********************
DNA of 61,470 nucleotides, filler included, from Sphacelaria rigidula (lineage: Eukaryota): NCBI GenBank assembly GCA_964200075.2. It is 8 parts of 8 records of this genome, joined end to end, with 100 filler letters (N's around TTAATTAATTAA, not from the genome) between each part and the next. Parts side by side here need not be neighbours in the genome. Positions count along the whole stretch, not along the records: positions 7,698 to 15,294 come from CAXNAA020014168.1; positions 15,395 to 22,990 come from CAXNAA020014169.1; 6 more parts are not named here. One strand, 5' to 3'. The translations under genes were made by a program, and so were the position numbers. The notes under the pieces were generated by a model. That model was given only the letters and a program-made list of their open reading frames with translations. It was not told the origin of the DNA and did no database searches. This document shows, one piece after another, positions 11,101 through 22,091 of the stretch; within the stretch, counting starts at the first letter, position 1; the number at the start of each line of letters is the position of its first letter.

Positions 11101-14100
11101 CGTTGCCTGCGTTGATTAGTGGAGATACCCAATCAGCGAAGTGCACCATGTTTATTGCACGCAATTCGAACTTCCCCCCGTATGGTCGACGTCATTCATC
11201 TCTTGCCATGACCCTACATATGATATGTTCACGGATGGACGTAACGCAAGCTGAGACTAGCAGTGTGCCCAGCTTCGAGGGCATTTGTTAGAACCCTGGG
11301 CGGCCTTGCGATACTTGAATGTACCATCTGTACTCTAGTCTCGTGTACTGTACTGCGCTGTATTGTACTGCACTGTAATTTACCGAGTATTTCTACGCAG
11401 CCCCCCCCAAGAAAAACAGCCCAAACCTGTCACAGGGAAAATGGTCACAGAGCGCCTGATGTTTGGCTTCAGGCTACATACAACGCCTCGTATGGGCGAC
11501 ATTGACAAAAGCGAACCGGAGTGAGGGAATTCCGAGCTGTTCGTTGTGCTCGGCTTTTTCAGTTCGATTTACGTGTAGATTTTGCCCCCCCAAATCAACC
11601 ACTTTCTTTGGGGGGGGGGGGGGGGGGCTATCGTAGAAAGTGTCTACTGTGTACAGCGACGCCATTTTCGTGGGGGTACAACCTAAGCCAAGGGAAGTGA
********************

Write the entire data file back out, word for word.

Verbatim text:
DNA of 61,470 nucleotides, filler included, from Sphacelaria rigidula (lineage: Eukaryota): NCBI GenBank assembly GCA_964200075.2. It is 8 parts of 8 records of this genome, joined end to end, with 100 filler letters (N's around TTAATTAATTAA, not from the genome) between each part and the next. Parts side by side here need not be neighbours in the genome. Positions count along the whole stretch, not along the records: positions 7,698 to 15,294 come from CAXNAA020014168.1; positions 15,395 to 22,990 come from CAXNAA020014169.1; 6 more parts are not named here. One strand, 5' to 3'. The translations under genes were made by a program, and so were the position numbers. The notes under the pieces were generated by a model. That model was given only the letters and a program-made list of their open reading frames with translations. It was not told the origin of the DNA and did no database searches. This document shows, one piece after another, positions 11,101 through 22,091 of the stretch; within the stretch, counting starts at the first letter, position 1; the number at the start of each line of letters is the position of its first letter.

Positions 11101-14100
11101 CGTTGCCTGCGTTGATTAGTGGAGATACCCAATCAGCGAAGTGCACCATGTTTATTGCACGCAATTCGAACTTCCCCCCGTATGGTCGACGTCATTCATC
11201 TCTTGCCATGACCCTACATATGATATGTTCACGGATGGACGTAACGCAAGCTGAGACTAGCAGTGTGCCCAGCTTCGAGGGCATTTGTTAGAACCCTGGG
11301 CGGCCTTGCGATACTTGAATGTACCATCTGTACTCTAGTCTCGTGTACTGTACTGCGCTGTATTGTACTGCACTGTAATTTACCGAGTATTTCTACGCAG
11401 CCCCCCCCAAGAAAAACAGCCCAAACCTGTCACAGGGAAAATGGTCACAGAGCGCCTGATGTTTGGCTTCAGGCTACATACAACGCCTCGTATGGGCGAC
11501 ATTGACAAAAGCGAACCGGAGTGAGGGAATTCCGAGCTGTTCGTTGTGCTCGGCTTTTTCAGTTCGATTTACGTGTAGATTTTGCCCCCCCAAATCAACC
11601 ACTTTCTTTGGGGGGGGGGGGGGGGGGCTATCGTAGAAAGTGTCTACTGTGTACAGCGACGCCATTTTCGTGGGGGTACAACCTAAGCCAAGGGAAGTGA